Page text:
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1001 Street Chairs of Cairo
Manar Moursi and David Puig Sidewalk Salon: 1001 Street Chairs of Cairo is a photographic survey on the creative practices of design in the public space in Egypt’s capital.
“Sidewalk Salon: 1001 Street Chairs of Cairo is a portrait of the capital of Egypt as seen through the lens of the thousands of curious chairs that dot the sidewalks of Cairo.
With a documentary photographic approach, the project seeks to present the creative practices of design that occur on the sidewalks along with the unplanned interventions in the public space that give Cairo its distinctive character.
Cairo, the capital of Egypt, and the main city of Africa and the Middle East, has generated a lot of attention since the 2011 uprising. Our take on Cairo departs from the overtly political approach that has prevailed since then in the media and in a wide range of publications, and proposes an intimate perspective of the city exploring its material culture, presenting an emblematic object of its streets and giving voice to its users. The result is nevertheless a critical inquiry into the unequal socio-economic, gender and power dynamics at play in the public spaces of the city.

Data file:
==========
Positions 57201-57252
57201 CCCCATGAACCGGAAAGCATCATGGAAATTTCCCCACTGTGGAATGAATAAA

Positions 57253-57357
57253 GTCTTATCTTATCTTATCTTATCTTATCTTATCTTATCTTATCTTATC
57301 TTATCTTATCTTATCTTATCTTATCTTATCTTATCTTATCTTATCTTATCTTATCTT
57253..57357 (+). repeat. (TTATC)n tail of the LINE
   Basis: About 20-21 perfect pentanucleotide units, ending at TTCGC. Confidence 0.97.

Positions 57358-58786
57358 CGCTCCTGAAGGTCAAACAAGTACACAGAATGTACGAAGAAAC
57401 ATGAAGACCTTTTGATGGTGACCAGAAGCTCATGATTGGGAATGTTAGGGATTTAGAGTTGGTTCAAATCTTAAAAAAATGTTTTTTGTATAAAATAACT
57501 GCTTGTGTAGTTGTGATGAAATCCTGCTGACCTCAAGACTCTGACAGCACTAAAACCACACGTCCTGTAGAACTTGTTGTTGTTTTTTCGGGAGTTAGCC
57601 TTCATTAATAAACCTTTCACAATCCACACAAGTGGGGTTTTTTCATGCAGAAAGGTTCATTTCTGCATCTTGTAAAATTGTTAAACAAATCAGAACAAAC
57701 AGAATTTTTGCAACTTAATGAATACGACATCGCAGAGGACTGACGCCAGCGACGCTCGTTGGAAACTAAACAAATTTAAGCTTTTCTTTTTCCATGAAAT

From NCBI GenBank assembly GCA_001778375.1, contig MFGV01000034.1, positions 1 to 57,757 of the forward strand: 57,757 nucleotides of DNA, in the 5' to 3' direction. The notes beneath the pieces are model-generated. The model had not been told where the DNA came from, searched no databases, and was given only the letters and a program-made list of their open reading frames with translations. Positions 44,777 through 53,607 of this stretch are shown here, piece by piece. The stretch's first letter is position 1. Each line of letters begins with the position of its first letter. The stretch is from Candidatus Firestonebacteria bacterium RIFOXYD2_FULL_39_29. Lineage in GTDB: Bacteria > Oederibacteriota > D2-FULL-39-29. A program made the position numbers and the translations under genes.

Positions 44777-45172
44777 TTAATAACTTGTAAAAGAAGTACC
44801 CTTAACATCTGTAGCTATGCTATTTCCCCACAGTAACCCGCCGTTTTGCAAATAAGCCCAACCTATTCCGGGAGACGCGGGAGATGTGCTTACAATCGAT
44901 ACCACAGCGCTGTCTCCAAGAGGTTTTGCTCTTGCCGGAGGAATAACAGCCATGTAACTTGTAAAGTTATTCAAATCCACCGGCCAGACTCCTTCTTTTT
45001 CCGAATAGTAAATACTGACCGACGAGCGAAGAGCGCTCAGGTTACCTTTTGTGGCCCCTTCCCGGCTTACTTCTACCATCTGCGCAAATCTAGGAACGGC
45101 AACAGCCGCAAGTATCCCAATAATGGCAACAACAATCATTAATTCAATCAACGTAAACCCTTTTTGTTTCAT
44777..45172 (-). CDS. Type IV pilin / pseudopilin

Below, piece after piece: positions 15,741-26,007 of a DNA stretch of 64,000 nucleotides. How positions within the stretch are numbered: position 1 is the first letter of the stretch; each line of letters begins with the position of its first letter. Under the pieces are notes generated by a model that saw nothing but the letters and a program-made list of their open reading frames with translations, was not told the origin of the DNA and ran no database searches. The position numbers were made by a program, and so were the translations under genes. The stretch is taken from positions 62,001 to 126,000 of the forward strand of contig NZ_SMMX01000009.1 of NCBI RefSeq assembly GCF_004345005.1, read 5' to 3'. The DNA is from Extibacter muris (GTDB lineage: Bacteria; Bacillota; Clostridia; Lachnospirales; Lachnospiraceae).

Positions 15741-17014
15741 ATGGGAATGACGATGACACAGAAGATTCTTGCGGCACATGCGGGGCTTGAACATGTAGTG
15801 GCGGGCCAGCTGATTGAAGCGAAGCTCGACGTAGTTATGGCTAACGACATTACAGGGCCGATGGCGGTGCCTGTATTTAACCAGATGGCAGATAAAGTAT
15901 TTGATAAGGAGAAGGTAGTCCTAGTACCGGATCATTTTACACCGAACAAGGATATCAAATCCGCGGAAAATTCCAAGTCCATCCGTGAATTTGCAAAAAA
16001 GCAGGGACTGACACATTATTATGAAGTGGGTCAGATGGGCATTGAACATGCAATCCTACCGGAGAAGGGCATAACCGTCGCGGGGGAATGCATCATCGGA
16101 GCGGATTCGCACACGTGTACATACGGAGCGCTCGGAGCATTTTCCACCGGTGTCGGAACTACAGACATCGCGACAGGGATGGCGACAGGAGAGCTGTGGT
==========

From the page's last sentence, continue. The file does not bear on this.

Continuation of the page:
Over the past 3 years we’ve collected more than a 1000 Polaroid images of the street chairs of Cairo as well as interviews with their owners. We’ve commissioned fiction and poetry inspired by street chairs to award winning writers from the city. In the past few months we’ve gone through a rigorous process of selecting and arranging those images in a book format. We have been working with the Dutch graphic designer Sandra Kassenaar to create the visual identity of our book.” This is how the authors, Manar Moursi and David Puig describe their project. They have been supported in their research by the British Embassy in Cairo, the Embassy of the Netherlands in Egypt and the Arab Funds for Art and Culture.
The book project is now undergoing a crowd funding campaign on Indiegogo, and the authors hope to achieve the goal and print the book by May 2015.